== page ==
Today I had my first trip of the autumn to the Spurn area, spending the day doing laps of the Triangle. Due to the westerly winds I wasn’t expecting miracles, and we had a fairly uneventful morning, although we did have a brief view of a barred warbler in flight by the Canal. Plenty of whinchats, yellow wags and wheatears around, and one of my birding posse got a probable female redstart, plus I got whimbrel for the year list among the many waders present. Sadly the reported firecrest was nowehere to be seen, and as expected it wasn’t the rarity frenzy we were originally hoping for!
However our luck changed considerably at lunchtime… we sat on the edge of the path by the stretch of beach by the Blue Bell cafe car park, looking out to sea while we ate our sarnis, my scope half-arsedly set up by my side. While we were munching away we saw a long-winged wader, without obvious wing markings, fly down the sea from the N, veering inland landing on the large flat piece of sea defence opposite.
We quickly scoped it, realising it was something out of the ordinary, and we saw a small, but tall-looking, bird with a distinct beige-coloured supercilium, yellowish legs, a straight bill with a slight curve at the end, a long-necked, alert posture (recalling a cross between redshank and ruff), and (most tellingly) a chest pattern of vertical streaks with a distinct cut-off, tapering into a central point, contrasting with a plain, pale belly and flanks.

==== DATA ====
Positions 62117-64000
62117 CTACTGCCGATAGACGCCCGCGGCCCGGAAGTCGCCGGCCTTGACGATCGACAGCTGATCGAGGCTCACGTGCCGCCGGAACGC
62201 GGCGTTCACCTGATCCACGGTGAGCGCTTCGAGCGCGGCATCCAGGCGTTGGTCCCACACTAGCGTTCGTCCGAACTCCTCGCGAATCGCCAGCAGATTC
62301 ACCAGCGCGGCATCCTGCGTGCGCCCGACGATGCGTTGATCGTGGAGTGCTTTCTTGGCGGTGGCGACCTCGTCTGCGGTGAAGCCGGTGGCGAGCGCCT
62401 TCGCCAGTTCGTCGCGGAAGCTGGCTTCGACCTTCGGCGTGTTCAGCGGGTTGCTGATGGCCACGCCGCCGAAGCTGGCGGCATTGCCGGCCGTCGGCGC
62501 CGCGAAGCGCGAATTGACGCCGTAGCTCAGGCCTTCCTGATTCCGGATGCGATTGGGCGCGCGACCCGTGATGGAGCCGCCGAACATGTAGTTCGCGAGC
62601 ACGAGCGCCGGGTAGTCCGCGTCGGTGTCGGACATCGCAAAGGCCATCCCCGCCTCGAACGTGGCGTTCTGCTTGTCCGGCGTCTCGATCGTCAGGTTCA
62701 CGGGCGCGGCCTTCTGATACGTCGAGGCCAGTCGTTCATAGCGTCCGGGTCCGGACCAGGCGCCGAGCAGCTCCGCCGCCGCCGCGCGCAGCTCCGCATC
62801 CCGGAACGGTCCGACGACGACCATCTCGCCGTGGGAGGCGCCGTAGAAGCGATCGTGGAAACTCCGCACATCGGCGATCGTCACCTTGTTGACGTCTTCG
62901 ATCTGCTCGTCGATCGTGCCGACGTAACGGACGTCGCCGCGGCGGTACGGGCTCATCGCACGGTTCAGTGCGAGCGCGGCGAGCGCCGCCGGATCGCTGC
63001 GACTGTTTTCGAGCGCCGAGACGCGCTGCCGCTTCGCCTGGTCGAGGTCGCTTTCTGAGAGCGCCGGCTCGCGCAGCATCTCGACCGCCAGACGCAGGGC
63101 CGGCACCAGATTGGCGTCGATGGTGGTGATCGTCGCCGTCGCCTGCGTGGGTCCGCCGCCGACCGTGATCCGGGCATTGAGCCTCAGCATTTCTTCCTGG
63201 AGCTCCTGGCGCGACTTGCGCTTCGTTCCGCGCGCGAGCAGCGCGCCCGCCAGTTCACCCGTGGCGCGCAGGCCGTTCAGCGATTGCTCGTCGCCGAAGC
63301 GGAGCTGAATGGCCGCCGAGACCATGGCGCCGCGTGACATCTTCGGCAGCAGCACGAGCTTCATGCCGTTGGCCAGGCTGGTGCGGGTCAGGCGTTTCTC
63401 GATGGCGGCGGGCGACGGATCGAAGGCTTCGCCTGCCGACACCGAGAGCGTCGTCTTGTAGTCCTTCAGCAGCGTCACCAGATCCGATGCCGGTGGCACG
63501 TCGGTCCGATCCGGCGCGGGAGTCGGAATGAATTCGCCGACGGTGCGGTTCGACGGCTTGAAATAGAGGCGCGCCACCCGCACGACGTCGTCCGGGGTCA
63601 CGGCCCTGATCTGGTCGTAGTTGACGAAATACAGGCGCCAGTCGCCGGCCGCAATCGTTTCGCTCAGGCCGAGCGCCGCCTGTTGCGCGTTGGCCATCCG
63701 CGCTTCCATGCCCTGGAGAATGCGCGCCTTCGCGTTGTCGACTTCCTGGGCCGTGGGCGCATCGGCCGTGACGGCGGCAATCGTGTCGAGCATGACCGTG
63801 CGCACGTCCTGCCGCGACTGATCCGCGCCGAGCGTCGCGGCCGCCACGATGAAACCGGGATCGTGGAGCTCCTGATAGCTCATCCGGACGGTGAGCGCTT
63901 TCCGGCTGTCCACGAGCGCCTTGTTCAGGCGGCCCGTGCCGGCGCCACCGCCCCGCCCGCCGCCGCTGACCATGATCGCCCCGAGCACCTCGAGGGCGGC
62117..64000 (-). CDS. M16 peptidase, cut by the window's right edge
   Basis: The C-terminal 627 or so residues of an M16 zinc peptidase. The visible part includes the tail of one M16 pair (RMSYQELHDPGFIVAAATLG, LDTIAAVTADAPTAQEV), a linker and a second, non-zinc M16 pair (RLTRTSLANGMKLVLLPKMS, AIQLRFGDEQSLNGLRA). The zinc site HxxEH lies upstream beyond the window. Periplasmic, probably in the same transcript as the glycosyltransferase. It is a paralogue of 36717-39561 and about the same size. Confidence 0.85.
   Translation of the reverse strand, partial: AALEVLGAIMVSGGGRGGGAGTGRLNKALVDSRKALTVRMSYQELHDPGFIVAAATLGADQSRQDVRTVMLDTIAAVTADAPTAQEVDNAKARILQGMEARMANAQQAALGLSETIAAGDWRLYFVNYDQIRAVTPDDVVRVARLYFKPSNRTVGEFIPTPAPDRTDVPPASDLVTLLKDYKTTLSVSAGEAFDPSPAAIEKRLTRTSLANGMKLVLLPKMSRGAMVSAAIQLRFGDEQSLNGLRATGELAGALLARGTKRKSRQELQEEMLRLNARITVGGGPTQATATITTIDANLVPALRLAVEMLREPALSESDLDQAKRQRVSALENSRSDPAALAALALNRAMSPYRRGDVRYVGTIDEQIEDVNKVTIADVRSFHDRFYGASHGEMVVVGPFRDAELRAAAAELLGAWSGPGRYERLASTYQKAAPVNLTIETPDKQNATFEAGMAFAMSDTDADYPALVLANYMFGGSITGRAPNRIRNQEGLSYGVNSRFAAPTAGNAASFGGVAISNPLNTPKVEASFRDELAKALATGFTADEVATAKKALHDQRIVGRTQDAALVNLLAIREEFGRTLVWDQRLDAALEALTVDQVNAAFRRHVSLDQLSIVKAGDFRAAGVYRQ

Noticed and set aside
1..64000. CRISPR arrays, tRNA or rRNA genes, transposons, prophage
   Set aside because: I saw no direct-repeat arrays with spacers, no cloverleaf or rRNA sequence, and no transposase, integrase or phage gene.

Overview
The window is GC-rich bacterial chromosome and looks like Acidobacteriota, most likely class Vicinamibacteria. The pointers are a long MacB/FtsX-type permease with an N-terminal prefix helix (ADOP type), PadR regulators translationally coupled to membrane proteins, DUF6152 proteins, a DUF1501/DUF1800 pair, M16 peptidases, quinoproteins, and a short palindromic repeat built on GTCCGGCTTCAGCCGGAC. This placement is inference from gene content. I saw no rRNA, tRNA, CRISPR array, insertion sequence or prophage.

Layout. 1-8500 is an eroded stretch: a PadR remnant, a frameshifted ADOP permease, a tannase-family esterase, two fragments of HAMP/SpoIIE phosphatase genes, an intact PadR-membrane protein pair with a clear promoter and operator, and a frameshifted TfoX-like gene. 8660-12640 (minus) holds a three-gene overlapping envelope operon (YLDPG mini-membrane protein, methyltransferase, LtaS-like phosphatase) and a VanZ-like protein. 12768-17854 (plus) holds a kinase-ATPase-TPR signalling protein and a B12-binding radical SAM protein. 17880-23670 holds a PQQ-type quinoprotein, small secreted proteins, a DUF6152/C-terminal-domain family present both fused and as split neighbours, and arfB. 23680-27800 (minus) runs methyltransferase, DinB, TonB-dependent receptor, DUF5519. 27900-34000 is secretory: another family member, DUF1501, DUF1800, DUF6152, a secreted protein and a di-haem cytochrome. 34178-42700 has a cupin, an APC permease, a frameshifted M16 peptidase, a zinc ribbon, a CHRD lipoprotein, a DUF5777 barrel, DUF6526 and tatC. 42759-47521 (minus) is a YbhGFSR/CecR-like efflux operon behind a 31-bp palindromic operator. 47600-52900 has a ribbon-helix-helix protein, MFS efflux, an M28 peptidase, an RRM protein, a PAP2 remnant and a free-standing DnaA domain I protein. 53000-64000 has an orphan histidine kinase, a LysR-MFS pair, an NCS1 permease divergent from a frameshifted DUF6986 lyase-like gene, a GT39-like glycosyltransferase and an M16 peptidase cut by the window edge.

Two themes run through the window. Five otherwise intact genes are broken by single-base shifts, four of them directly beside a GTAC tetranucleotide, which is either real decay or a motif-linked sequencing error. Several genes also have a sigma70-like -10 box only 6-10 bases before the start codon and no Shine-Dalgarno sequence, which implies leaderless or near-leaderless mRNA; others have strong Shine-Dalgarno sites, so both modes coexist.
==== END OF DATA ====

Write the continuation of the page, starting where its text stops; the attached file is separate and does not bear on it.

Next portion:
I recognised it as a pectoral sandpiper, a species I’d watched at Wombwell Ings last autumn, but we carefully ruled out all confusion species first (including sharp-tailed sand!), before being 100% sure we actually had a pec. We scribbled down the notes above quickly, as there were some children playing very close to it ready to flush it any moment, but it gave us a good two minutes to scruitinise it before it buggered off down the coast towards The Point.
Looking on Birdguides there was a pec sandpiper in Northumberland over the last week or so, that hasn’t been seen since Thursday, which may be our bird here moving down the coast (we didn’t know this when we saw it).
Afterwards we had a quick trip to Patrington Haven, where we added grey plover and marsh harrier to the day’s tally, but sadly couldn’t make out any curlew sands among the distant dots of the waders.